- The Pharisees hated Jesus because He was disrupting their religious agenda. The Herodians hated Jesus because He threatened their political arrangement.
- The Pharisees were mostly concerned about the law of God. The Herodians were mostly concerned about the law of Rome.
- The Pharisees were intensely religious. The Herodians were intensely political.
These two groups hated each other. They had different worldviews and beliefs that opposed each other. Their hatred for each other ran deep. However, these two groups were cemented together by their mutual hatred for Jesus. They both wanted Jesus dead and out of the way.
The religious leaders decided to use the Pharisees and the Herodians in setting a trap for Jesus. This word trap refers to a hunter setting a trap to capture an animal or a fisherman setting a trap to catch a fish. It’s the idea of using some type of bait to lure Jesus in to say something that could be held against Him in order to legally arrest Jesus and execute Him. The bait the Pharisees and Herodians would use would be flattery followed up by a question that would entrap Jesus.
Before we move on: Jesus had many followers. He had many people who loved Him and thanked God for Him. He had healed thousands of people. He had raised the dead. He had walked on water, calmed the storm, and cast out demons. He had taught people God’s truth and they were seeing the light. Man people were being blessed, loved, and shown mercy by Jesus. Many people loved Him and liked Him.
It doesn’t matter how wonderful you are, how many people God has used you to bless others, and it doesn’t matter how much wisdom you have given people to help them to make decisions that honor God and others there will always be people who will not like you, don’t want you around, wish you would do something different, and not upset their world apart from God. They like their sin, they have become accustomed and comfortable with the darkness they are in and they don’t want you to shed light on any of it no matter how nice, peaceful, and loving you are. If you follow Jesus, you will not be liked by everyone. Every follower of Jesus will eventually encounter their own version of the Pharisees and Herodians in their life.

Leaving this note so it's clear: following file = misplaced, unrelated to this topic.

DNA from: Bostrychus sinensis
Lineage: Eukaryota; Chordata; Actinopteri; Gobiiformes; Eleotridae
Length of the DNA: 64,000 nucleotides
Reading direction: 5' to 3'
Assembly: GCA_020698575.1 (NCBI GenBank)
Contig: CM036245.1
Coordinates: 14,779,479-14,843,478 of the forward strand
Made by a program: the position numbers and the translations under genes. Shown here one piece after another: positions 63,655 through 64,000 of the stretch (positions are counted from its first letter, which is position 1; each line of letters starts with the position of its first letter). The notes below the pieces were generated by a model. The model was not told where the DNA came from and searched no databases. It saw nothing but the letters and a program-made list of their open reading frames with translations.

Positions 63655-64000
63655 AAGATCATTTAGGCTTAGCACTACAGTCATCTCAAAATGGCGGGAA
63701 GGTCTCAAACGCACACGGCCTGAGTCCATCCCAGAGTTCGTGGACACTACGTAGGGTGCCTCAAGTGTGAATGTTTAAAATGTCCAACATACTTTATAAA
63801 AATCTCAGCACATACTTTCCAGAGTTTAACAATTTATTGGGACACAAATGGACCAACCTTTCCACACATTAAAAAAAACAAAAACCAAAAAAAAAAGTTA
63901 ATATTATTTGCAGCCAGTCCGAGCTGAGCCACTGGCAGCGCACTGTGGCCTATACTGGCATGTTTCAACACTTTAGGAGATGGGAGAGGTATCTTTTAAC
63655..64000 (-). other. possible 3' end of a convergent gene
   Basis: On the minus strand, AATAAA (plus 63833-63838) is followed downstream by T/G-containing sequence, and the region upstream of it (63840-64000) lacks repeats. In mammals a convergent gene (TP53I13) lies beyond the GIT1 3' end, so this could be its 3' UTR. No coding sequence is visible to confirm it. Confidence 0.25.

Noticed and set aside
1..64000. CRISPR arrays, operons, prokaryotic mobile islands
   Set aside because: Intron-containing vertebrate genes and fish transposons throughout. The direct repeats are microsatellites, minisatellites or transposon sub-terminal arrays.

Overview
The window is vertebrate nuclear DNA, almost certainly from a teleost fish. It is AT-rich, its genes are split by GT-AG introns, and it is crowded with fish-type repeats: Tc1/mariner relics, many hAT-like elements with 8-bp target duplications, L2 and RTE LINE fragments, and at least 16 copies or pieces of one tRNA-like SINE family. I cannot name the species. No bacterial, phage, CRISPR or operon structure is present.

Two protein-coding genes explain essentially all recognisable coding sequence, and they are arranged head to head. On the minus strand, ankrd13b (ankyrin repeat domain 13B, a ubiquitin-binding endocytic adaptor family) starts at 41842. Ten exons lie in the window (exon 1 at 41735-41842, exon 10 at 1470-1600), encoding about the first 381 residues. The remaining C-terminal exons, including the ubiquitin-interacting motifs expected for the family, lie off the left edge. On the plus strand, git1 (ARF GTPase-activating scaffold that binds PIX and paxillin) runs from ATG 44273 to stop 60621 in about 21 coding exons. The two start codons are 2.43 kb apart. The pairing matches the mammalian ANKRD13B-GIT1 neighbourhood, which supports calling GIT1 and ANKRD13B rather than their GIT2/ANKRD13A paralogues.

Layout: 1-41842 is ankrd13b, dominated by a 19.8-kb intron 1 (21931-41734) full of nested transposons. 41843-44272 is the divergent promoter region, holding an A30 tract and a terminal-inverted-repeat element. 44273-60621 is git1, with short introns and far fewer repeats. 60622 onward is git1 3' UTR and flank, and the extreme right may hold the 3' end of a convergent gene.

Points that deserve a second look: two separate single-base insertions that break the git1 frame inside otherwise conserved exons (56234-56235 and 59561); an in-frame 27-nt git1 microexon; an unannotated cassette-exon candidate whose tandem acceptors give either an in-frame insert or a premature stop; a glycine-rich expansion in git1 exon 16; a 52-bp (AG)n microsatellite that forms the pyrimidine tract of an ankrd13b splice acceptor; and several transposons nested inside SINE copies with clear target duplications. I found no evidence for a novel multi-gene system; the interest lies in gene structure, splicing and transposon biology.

God tells us in 2 Timothy 3:12, “Everyone who wants to live a godly life in Christ Jesus will suffer persecution” (NLT). Part of following Jesus is suffering like Him.
You will be honest
Number two; if you follow Jesus, you will be honest. The Pharisees and the Herodians are using flattery to bait Jesus into saying something about Himself or the government that could be seen as treason and worthy of being arrested and executed for. So they approached Jesus and say, Teacher…, we know how honest you are. The issue is not whether they really believed Jesus was honest or not, the reality is Jesus was honest. Even though they didn’t believe what they were saying, they are correct in saying what they said.
Jesus told the truth. You asked Him a question, He gave you an honest answer. Jesus was comfortable being honest. There were times, where His honesty made the people around Him uncomfortable but that is what honesty and truth does sometimes. It makes us uncomfortable so we can change.
If you follow Jesus, you will be honest. You will begin to discover that telling the truth is more important than hiding the truth, ignoring the truth, or withholding the truth. This is where telling the truth becomes more important than what people think about you after you tell the truth. Some translations say, “we know that You are truthful and do not care what anyone thinks” (NASB).
You will treat others equally
Number three; if you follow Jesus, you will treat others equally. As a follower of Jesus, you will treat others equally. You will not be partial when it comes to sharing the gospel, telling God’s truth to others, or ministering to others. You see everyone as valuable. Every life is a significant life to you.